Glossary of Terms



Harper’s Bible Dictionary

edited by Paul J. Achtemier (San Francisco: Harper and Row, 1985)

You are strongly recommended to add to your library the excellent revised edition of Harper's Bible Dictionary titled, The Harper Collins Bible Dictionary, Revised Edition [book review], edited by Paul J. Achtemeier, with the Society of Biblical Literature (NY: Harper Collins, 1996). It is currently the best one-volume Bible dictionary in English, and it is available at Border's Books, Christian Science Reading Rooms,, or

Bathsheba, daughter of Eliam, the son of Ahitophel, one of David’s advisors (2 Sam. 11:3; 23:34). The wife of Uriah the Hittite, she was coveted and seduced by David while her husband was with Joab, fighting against the Ammonites at Rabbath, east of the Jordan (2 Sam. 11:1-4). After David had ordered Uriah sent into the forefront of the battle where he was killed, he married Bathsheba. The Bathsheba adultery was rebuked by Nathan the prophet. Bathsheba became the mother of Solomon (2 Sam. 12:24) and begged the elderly David for Solomon’s succession to the throne (1 Kings 1:15-17). In another instance, she interceded for Adonijah, Solomon’s half-brother, who had requested to be given Abishag the Shunammite (1 Kings 2:13, 22). The name ‘Sheba’ (‘Shua’ in 1 Chron. 3:5) probably refers to a foreign god, which may indicate the family of Bathsheba was of non-Israelite origin.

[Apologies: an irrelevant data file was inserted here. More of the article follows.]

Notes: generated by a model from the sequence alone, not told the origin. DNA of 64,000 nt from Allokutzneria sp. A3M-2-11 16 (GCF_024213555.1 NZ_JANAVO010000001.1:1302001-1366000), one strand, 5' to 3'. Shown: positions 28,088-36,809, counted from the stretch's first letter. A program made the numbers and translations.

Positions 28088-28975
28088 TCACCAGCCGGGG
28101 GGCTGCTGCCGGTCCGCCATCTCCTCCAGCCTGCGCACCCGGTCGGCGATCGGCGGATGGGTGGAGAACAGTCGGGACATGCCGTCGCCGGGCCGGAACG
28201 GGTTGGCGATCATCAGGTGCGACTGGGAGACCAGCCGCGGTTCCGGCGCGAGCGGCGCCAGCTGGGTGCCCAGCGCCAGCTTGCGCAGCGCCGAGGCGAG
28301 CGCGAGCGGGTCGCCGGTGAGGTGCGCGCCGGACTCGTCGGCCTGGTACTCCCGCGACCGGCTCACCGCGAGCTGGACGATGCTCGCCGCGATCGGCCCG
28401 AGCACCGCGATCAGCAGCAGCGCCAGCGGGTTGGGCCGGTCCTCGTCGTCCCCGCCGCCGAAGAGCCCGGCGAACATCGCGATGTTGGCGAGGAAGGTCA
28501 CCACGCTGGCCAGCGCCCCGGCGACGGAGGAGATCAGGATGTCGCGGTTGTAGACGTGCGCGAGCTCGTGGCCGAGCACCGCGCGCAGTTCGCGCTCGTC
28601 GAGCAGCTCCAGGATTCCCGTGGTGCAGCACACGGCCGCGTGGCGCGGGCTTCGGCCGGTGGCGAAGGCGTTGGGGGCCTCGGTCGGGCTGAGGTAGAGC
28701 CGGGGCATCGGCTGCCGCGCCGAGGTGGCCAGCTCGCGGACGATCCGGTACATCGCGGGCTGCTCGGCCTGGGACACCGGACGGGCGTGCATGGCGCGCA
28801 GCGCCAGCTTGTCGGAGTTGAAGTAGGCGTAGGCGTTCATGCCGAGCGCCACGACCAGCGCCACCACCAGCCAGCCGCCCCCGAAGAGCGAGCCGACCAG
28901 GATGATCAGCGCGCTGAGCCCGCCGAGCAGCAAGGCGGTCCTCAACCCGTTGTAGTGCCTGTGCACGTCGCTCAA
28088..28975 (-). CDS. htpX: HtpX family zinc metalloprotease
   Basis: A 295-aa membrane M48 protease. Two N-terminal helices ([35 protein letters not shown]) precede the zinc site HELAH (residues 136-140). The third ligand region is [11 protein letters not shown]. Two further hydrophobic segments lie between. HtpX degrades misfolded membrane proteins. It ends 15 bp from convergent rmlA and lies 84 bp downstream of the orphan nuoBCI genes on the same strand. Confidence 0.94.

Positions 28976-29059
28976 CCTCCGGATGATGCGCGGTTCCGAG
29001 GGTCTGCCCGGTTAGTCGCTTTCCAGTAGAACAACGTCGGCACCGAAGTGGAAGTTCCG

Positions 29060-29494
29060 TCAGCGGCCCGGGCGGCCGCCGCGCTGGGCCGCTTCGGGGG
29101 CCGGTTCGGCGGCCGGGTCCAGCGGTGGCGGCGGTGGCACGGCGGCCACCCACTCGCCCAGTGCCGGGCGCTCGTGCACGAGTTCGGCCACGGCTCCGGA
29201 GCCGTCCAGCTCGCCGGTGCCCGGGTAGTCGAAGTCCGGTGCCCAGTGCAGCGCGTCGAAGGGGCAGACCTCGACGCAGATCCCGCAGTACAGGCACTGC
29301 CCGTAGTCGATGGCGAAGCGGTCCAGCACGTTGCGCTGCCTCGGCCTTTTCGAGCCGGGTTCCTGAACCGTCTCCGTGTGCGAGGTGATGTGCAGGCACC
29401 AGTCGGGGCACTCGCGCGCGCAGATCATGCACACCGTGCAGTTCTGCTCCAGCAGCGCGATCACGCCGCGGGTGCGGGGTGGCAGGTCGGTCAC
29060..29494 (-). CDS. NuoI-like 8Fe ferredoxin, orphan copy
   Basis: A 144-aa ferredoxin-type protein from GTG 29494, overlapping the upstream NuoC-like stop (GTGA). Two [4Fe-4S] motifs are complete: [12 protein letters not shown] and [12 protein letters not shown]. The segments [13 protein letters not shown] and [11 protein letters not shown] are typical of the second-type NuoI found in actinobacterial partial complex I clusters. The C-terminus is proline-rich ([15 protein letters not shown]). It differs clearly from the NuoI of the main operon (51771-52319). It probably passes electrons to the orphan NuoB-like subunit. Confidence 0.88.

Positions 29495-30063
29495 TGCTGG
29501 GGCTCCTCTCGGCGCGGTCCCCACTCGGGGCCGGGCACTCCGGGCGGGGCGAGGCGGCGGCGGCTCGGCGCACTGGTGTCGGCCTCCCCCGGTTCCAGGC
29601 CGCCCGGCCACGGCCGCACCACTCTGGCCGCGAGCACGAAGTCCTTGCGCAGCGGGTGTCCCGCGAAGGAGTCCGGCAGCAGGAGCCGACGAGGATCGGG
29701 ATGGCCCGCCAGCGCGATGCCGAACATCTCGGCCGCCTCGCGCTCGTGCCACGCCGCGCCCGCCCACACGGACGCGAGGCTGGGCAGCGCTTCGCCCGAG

Copyright 1996-2005 Robert Nguyen Cramer

David and his wives.

It should be noted that marriage was often a tool used to consolidate political power and alliances.

The following are the wives of David that are mentioned in the Bible. Based upon the number of his children, David possibly had additional wives and/or concubines. (See 2Sa 5:14; 1Ch 3:5-9; 1Ch 14:4-7)


Topical index of terms
Edited for by Robert Nguyen Cramer
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